COMBAT JUDO was originally developed to address the needs of military personnel, facing new hand-to-hand combat challenges, as a way to ensure a streamlined, tested, and effective method of self-defense. Combat judo’s roots stem from WWI. A combination of judo and boxing, this fighting method was found to be extremely effective in trench warfare during the latter half of WWI. It wasn’t until WWII that it was referred to as “Combat Judo” this was done to distinguish it from traditional martial arts systems.
RIGHT VS RIGHT SITUATION VS A LEAD JAB
1.) Both you and your opponent are fighting out of a right side forward stance.
2.) The opponent throws a right lead jab to the head. Pull back from the opponent by shifting your body weight to the rear leg and leaning your upper body backward to avoid the jab. You want to pull back just enough to make him miss.
3.) Immediately follow his jab with a straight left punch to the opponent’s head. Both feet should pivot clockwise with your toes pointing toward the twelve o’clock position as you throw the left punch. Your chin should be tucked behind your left shoulder and your right hand is up to protect the right side of your head.
4.) Pivot counter – clockwise on both feet (toes of both feet should end up pointing toward the nine o’clock position) and a right corkscrew punch over the top of his left guard to the side of his jaw.
5.) Pivot clockwise on both feet (toes should be pointing toward the twelve o’clock position) and strike your opponent’s right shoulder with a left heel of palm strike and grab his clothing at the area struck. The shoulder strike should rock him back on his heels.
6.) With a short quick jerk, keeping your elbow up, pull him into you. Rake across his ribs and sternum with a right horizontal elbow strike as you step your right foot to the inside of his right foot.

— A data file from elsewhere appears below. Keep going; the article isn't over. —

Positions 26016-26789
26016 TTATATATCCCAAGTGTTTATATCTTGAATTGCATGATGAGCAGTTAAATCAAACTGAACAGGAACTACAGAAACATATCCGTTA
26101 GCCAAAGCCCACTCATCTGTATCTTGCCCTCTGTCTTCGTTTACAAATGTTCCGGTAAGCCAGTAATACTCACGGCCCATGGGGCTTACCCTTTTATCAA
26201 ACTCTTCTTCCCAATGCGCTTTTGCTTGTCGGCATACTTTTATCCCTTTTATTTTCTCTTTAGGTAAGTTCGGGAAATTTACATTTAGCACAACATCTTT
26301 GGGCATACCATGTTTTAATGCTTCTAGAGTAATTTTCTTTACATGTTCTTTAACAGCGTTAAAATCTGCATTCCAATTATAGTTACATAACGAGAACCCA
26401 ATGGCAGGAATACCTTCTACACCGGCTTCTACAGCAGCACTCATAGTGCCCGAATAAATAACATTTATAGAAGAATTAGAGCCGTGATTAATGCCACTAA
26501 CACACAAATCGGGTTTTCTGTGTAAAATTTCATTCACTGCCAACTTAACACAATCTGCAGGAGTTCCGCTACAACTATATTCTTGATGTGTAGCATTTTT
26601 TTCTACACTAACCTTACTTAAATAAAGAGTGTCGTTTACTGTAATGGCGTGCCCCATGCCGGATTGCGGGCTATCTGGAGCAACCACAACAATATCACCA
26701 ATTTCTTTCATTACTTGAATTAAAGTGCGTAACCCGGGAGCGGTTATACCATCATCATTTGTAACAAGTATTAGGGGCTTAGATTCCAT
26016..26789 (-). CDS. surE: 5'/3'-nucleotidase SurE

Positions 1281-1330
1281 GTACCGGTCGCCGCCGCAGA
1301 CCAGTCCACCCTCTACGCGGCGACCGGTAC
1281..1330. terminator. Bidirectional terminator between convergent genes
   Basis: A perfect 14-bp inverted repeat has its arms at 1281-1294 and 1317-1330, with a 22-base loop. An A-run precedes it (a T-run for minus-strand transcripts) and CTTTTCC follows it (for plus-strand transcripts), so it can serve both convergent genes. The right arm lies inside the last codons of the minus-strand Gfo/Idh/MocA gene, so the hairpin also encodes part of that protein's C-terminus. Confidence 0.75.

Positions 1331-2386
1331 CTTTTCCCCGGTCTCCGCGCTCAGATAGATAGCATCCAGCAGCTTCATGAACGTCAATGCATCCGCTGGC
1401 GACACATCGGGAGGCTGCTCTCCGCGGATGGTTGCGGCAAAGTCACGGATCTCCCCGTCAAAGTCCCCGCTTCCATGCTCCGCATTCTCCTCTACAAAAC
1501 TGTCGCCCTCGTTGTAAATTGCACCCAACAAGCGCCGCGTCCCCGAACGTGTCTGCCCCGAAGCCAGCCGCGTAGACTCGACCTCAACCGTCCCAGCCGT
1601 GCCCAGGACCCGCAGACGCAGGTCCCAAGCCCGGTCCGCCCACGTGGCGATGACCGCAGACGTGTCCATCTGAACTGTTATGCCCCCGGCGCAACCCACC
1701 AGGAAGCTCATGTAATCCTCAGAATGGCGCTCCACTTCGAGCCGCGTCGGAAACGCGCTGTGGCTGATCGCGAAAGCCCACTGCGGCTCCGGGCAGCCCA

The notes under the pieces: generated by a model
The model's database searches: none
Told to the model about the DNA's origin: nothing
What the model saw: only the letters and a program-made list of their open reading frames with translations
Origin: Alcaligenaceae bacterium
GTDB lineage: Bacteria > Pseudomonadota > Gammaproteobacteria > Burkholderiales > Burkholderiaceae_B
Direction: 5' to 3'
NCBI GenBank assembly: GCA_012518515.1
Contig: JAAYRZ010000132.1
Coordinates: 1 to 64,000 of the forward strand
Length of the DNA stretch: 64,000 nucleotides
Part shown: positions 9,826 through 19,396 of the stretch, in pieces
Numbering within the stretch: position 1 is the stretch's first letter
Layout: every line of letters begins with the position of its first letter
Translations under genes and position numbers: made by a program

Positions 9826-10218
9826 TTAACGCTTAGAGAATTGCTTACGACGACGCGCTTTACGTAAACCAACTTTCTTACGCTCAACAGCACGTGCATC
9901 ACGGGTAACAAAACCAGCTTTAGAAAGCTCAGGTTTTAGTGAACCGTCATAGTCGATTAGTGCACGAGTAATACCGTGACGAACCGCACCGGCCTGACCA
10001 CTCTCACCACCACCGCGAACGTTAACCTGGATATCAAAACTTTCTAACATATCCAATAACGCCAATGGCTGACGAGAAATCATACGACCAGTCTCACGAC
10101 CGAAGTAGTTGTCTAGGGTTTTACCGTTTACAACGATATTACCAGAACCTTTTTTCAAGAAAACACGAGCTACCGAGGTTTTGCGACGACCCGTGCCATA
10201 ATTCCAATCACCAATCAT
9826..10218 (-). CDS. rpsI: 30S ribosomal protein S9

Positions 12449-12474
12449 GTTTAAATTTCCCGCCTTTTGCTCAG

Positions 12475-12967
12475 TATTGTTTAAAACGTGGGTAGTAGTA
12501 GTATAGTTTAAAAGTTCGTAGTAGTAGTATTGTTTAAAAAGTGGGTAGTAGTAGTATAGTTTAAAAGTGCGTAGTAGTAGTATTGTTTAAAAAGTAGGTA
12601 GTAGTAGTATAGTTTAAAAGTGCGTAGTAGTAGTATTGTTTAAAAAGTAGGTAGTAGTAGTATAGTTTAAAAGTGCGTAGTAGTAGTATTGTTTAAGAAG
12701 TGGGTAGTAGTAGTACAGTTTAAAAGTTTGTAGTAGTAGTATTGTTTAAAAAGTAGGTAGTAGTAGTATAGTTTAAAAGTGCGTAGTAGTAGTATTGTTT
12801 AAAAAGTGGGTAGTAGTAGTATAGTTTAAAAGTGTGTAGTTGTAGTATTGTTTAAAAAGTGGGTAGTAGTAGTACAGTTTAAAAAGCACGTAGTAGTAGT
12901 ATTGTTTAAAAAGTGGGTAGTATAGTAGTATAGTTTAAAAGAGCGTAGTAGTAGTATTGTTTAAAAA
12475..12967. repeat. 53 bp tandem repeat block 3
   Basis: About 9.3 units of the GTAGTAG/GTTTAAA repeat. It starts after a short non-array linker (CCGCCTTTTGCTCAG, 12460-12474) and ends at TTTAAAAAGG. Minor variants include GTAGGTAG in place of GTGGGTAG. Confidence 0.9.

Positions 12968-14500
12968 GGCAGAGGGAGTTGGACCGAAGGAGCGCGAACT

7.) Pivot on your right foot counter – clockwise and bring your left foot back between your opponent’s feet. Simultaneously pull the opponent forward and bring your right arm up under his right arm. Pinch his right bicep between your right bicep and forearm. Note: The toes of both of your feet should be in line with the toes of his right foot. Your knees should be bent and your axis forward. Your belt line should be a few inches lower than your opponent’s beltline. Your opponent should be up on his toes, his balance broken forward.
8.) Straighten your legs and bend at the waist popping your hips up lifting him into the air (this is an explosive movement).
9.) Keeping your grip on the opponent, bring your left elbow downward, twisting your upper body toward your left hip to finish the throw.
Note: You should not feel like you are muscling your opponent onto your hips. If you feel like you are picking him up with your arms to get him over this generally means: 1.) your entry is too high; your knees aren’t bent enough and your hips are not lower than your opponent’s hips. A good rule of thumb is to ensure that your belt line is a few inches lower than his belt line. 2.) You aren’t stepping in deep enough.